Goat Mountain by David Vann is a dark, brutal, crackling story about a boy, his father (and his friend) and his grandfather who go deer hunting in the mountains of California in the late 70s. Kathleen read it, liked it, and then recommended I give it a try because she thought I would appreciate the similarities with my own childhood. As I’ve described to her, probably to the point of mind-numbing boredom, I grew up on a ranch in Montana in the late 70s.
I read it in one sitting on a flight to DC (the very best circumstances to have a great book in your hands) and, more than finding a few similarities, the story at times felt like a cut and paste of my life.
The set up is that the boy, excited to make his first kill, is given the opportunity to look at a poacher through the scope of his fathers’ hunting rifle. Bad things happen and it all quickly spirals out of control into madness and violence.
Here’s the crazy part: I have a vivid memory of deer hunting as a boy on some private property up in the mountains – this was probably in Junior High — when I saw a friend across the canyon confront a poacher who wasn’t supposed to be there. Since they were both armed, I stretched out in the sagebrush and watched the poacher through the scope of my rifle just in case things went bad. They didn’t, luckily, but that memory came crashing to the fore when I started this book.
I was amazed by the parallels (minus the tragedy) and then drawn in by the authenticity of the hunting trip. I can still remember getting up well before the sun, packing sandwiches and a thermos of coffee, loading up the rifles and then piling into the truck to bounce around in mountains on ghosts of dirt roads looking for mule deer and elk. Next was the patient hike through forests and canyons, the thrill of spotting a target, the difficulty of bringing one of the big beasts down with a well-placed shot and then the difficult, gory intimate act of gutting and field dressing. The scenes brought it all back immediately.
Gory Days: Clark target shooting on the ranch.
This is not an easy book to read. Among other things, it plumbs the depths of violent urges and why we (and I don’t think it’s sexist to say that it seems especially prevalent among males) seem to enjoy killing so damn much. I was certainly guilty of that sort of mindless acceptance of killing as a source of pleasure and some sort of violent rite of passage into manhood. Looking back, I regret the lives sacrificed for my own lack of understanding. I’m pretty sure that it’s because of that bloody background, once I really started thinking about it, that led me to give up hunting and ultimately became a vegetarian for the past 20 years.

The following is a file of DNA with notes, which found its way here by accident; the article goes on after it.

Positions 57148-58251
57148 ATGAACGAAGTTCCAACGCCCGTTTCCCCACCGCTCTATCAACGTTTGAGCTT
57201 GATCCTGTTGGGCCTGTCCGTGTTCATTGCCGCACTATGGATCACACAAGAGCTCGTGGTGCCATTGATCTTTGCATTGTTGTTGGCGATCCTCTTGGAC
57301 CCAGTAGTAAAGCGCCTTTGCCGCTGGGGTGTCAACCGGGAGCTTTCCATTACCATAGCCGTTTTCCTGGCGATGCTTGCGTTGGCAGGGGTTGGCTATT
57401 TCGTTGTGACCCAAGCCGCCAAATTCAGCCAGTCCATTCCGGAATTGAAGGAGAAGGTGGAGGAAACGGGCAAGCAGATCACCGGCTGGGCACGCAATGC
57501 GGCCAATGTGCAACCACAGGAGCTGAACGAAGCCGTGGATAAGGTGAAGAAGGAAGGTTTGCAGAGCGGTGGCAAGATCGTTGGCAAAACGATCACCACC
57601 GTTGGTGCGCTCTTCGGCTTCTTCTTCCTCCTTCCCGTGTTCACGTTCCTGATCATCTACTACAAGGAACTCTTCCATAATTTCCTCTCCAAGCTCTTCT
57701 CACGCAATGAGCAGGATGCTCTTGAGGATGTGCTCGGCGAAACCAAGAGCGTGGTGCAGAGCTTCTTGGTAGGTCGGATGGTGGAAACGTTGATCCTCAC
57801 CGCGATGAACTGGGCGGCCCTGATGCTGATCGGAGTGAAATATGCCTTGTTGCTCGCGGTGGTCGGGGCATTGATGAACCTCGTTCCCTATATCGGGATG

Though I have less experience in this area, the author also does a great job capturing the dynamics between generations of males in a lyrical, moving style. Hunting with my dad and my older brother was less emotionally charged, but probably only because the characters in Goat Mountain were able to articulate — in words and action — much better than males of my family. Could it be these potential fictional sociopaths were more self-aware than the Hays clan? Probably.
Goat Mountain felt, at times, like the dark, tortured Southern Gothic worldview of Flannery O’Connor only moved to the west coast where, though sunnier, was no less haunting. Like her works, a central theme was exploring the tension between Christian beliefs and human actions. I found this less accessible because, personally, the language and mythos don’t resonate with me. The Hays hunters fell somewhere between lapsed southern Baptist and atheist, the only significant difference between the book and my life. Well, that and the whole murdering and insanity part.
All in all, it was a worthy — and at times disturbing — read that, at least for people who grew up in the mountains of Montana or California in the late 1970s, is a bit like time traveling.